Novel Therapeutic Approaches in SBMA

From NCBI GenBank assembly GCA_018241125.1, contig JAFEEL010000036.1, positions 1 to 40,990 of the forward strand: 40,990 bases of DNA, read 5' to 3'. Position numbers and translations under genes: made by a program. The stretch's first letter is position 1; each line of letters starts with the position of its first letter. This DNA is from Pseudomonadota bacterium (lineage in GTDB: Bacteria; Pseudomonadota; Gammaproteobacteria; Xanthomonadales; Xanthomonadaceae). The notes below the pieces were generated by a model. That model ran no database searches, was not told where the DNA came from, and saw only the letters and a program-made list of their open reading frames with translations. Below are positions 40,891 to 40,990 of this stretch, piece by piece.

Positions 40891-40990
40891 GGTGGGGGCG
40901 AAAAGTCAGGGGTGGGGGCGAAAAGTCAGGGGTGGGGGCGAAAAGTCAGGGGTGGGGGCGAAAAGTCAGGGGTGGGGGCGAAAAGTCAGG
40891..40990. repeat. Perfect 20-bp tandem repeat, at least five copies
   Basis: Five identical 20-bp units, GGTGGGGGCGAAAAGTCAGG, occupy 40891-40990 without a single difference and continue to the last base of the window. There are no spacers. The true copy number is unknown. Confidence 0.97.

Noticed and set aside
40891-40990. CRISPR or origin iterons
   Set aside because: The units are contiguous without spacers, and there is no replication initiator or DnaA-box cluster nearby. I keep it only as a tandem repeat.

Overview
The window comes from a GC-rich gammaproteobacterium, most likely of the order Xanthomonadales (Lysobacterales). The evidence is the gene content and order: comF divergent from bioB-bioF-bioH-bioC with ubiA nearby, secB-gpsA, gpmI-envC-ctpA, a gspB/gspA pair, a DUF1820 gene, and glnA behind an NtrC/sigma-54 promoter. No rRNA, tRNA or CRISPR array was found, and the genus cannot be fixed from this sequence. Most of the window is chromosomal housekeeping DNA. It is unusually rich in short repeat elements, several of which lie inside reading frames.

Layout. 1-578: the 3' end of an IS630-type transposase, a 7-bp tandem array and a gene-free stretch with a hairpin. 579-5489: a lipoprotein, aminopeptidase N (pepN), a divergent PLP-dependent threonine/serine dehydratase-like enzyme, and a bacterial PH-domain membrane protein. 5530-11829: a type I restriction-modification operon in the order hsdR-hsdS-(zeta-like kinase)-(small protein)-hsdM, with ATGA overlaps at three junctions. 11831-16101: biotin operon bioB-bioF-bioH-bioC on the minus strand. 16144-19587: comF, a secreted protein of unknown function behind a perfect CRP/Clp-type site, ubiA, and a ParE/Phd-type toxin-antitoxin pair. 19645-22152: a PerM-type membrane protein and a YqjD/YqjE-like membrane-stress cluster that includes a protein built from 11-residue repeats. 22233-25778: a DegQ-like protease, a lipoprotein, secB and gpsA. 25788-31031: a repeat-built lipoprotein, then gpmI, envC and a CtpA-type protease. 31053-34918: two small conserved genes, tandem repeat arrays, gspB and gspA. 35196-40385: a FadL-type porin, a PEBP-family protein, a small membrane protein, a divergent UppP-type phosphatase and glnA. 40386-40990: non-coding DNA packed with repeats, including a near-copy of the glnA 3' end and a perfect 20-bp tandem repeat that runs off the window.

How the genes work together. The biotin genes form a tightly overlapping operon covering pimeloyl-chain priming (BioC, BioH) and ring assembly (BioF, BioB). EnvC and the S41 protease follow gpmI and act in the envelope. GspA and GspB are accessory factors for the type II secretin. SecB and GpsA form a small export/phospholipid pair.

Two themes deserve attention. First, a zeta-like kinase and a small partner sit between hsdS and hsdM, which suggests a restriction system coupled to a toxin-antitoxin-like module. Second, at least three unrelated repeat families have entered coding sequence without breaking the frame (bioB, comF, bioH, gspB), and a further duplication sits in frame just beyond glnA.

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Many neurodegenerative diseases, including spinal and bulbar muscular atrophy (SBMA) and ALS, result from protein misfolding and accumulation due to a variety of both genetic and environmental causes. SBMA is an adult-onset neuromuscular disease that is caused by polyglutamine expansion within the androgen receptor (AR);it is related mechanistically to other neurodegenerative diseases caused by polyglutamine expansion. Although the precise pathway leading to neuronal dysfunction and death is unknown, the evaluation of transgenic mouse and cell models of these diseases have yielded many mechanistic clues. Moreover, our transgenic cell and mouse models of SBMA reproduce the upstream events of polyglutamine-dependent proteolysis and aggregation, making these models highly useful for the analysis of novel therapeutic avenues that affect these upstream events. SBMA stands apart from other polyglutamine diseases in that its onset and progression are androgen-dependent. Our long-term objectives are to use transgenic and cell models that we have developed to evaluate hormone-based therapies, and to identify steps in the metabolism of the expanded AR that are impacted by such compounds. We predict that these studies will reveal new targets, involved in early stages of disease, for therapeutic intervention. To reach these goals, we propose two specific aims: 1) To evaluate the efficacy of AR antagonists in modulating disease in SBMA. 2) To determine steps in the pathogenic metabolism of the expanded AR impacted by these compounds, in order to identify new therapeutic targets involved in the altered AR metabolism in SBMA. We anticipate that results from these studies will lead us to new therapies, not only for SBMA, but potentially for other protein misfolding diseases as well. Public Health Relevance: Polyglutamine diseases represent a larger family of neurodegenerative diseases characterized by protein misfolding and accumulation;these diseases include Alzheimer's disease, Huntington's disease, Parkinson's disease and amyotrophic lateral sclerosis (ALS). Therapeutic strategies designed to promote the normal folding and turnover of aberrantly accumulated proteins target upstream events in the pathogenic pathway and are thus, in many ways, independent of the downstream pathogenic mechanisms. The studies proposed here will test novel therapeutic strategies and identify new targets, with the goal of developing therapeutic interventions for both SBMA and other protein accumulation diseases.
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